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Singing Tammy Faye's Song

We're all "made out of the same old dirt."
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On Sunday mornings, I usually don't read in the newspapers about the hymns we're going to sing. This Sunday was an exception.

Tammy Faye Messner, better known by her first married name as Tammy Faye Bakker, died Friday. And The New York Timesrecalled this little detail from her life:

Mr. Bakker's wife vowed to stand by her man. When he was found guilty of fraud and conspiracy, she appeared at a news conference and, in tears, sang, "On Christ the solid rock I stand/All other ground is sinking sand."

Who knows what Tammy Faye meant in that moment, but the "Man" she sang about standing on was Jesus, not Jim. I had selected that hymn for Sunday's worship service because the Gospel lesson included Jesus' admonition to Martha of Bethany that there was "only one thing that was necessary." Edward Mote's 1834 hymn seemed like a good way to underscore that truth.

Mote wrote: "In every high and stormy gale / my anchor holds within the veil." Tammy Faye knew from stormy gales–from coping with an adulterous and fraudulent husband to her final struggles with cancer of the colon and lung. That hymn was full of Good News for her.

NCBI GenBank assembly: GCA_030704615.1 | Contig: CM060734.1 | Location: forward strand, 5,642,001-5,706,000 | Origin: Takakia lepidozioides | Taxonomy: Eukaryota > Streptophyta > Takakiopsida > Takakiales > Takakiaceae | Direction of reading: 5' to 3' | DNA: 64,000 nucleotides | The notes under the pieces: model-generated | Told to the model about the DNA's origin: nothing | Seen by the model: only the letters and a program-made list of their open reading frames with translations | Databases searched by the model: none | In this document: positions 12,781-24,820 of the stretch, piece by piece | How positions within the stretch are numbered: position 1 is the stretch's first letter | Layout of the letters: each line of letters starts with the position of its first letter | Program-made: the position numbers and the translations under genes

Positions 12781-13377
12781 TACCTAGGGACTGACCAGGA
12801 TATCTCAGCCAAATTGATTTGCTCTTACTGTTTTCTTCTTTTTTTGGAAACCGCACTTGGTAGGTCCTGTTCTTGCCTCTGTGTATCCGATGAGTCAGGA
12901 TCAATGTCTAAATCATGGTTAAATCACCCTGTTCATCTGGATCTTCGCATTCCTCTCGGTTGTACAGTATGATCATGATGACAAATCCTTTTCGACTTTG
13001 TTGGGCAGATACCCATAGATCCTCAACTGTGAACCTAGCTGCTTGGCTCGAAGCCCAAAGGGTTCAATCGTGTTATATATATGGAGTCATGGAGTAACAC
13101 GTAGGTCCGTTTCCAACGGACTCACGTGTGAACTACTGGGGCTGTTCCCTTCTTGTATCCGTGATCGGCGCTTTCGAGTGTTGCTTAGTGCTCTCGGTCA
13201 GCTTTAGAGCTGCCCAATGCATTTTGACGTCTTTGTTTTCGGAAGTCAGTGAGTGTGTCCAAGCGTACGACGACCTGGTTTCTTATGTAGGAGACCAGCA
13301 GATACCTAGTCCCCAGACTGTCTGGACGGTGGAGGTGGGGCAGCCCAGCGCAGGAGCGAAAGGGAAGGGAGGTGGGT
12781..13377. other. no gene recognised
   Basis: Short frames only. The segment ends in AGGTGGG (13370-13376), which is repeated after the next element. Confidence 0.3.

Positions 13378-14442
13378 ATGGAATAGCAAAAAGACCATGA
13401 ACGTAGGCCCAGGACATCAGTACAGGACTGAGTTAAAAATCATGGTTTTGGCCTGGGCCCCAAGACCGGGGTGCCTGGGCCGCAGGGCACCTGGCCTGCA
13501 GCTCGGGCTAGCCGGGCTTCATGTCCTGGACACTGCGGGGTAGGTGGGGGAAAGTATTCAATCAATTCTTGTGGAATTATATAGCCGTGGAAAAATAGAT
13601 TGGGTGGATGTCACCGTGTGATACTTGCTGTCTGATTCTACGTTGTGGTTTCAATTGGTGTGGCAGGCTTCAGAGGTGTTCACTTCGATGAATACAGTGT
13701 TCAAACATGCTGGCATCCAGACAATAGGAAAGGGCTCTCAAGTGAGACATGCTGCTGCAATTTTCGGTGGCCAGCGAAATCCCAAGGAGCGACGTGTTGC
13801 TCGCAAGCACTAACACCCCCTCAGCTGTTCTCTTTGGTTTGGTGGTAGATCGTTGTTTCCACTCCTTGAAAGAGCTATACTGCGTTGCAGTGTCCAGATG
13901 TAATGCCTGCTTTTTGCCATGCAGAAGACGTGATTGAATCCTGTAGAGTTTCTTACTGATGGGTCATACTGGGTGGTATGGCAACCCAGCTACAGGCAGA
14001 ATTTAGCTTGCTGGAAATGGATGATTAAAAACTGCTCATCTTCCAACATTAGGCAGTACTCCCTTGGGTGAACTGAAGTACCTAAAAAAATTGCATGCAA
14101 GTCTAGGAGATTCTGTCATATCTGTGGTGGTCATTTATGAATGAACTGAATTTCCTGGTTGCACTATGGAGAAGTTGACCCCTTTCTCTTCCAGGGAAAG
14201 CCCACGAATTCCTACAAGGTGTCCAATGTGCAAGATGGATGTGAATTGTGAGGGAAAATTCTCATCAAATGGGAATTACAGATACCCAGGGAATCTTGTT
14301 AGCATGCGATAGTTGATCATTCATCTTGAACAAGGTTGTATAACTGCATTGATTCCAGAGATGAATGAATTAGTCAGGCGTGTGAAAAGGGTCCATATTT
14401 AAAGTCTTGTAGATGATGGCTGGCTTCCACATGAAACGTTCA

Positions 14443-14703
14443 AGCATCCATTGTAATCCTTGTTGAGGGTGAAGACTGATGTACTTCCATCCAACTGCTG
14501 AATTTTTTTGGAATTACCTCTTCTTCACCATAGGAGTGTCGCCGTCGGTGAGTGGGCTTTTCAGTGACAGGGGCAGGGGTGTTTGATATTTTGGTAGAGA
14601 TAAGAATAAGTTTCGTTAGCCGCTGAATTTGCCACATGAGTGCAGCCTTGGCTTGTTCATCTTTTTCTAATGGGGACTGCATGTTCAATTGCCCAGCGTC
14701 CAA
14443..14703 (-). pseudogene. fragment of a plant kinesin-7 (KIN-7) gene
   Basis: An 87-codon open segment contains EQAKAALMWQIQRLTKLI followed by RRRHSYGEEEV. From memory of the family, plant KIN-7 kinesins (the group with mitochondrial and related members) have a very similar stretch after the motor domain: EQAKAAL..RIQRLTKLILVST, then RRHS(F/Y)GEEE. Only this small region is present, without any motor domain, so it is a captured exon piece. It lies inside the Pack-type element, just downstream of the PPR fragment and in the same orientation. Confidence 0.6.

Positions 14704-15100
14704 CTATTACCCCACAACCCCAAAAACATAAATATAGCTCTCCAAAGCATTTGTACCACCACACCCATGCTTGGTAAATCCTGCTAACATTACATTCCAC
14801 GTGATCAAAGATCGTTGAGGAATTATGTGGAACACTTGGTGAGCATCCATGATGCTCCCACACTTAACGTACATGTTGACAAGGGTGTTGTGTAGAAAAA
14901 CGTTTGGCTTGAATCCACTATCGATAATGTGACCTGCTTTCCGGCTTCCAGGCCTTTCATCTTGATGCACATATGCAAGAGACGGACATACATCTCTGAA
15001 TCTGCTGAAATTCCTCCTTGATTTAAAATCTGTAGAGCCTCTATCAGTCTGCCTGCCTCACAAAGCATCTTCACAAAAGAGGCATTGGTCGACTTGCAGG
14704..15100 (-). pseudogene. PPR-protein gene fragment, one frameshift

Tammy Faye wore a persona, a public mask. She was, after all, a performer and an entertainer. She insisted on wearing her hideously flamboyant make-up even when undergoing surgery. Entertainers, like all public figures, can easily lose track of themselves behind the mask.

But Tammy Faye had great moments of humility and authenticity–most famously, her refusal to condemn homosexuals. The Times, again:

"I refuse to label people," Ms. Messner said in a 2000 documentary, "The Eyes of Tammy Faye," when asked about her attitudes toward gay rights. "We're all just people made out of the same old dirt, and God didn't make any junk."

Most standard-issue evangelicals were not paying much attention to her by 2000, but a few told-you-so tongues began wagging when that movie came out. But I think her statement shouldn't be taken as a blessing on homosexuality so much as a fundamental affirmation of God's love for all sinners. Her experience with "high and stormy gales" to recognize we're all made of "the same old dirt," and that our only hope is to be "dressed in his righteousness alone."

January/February
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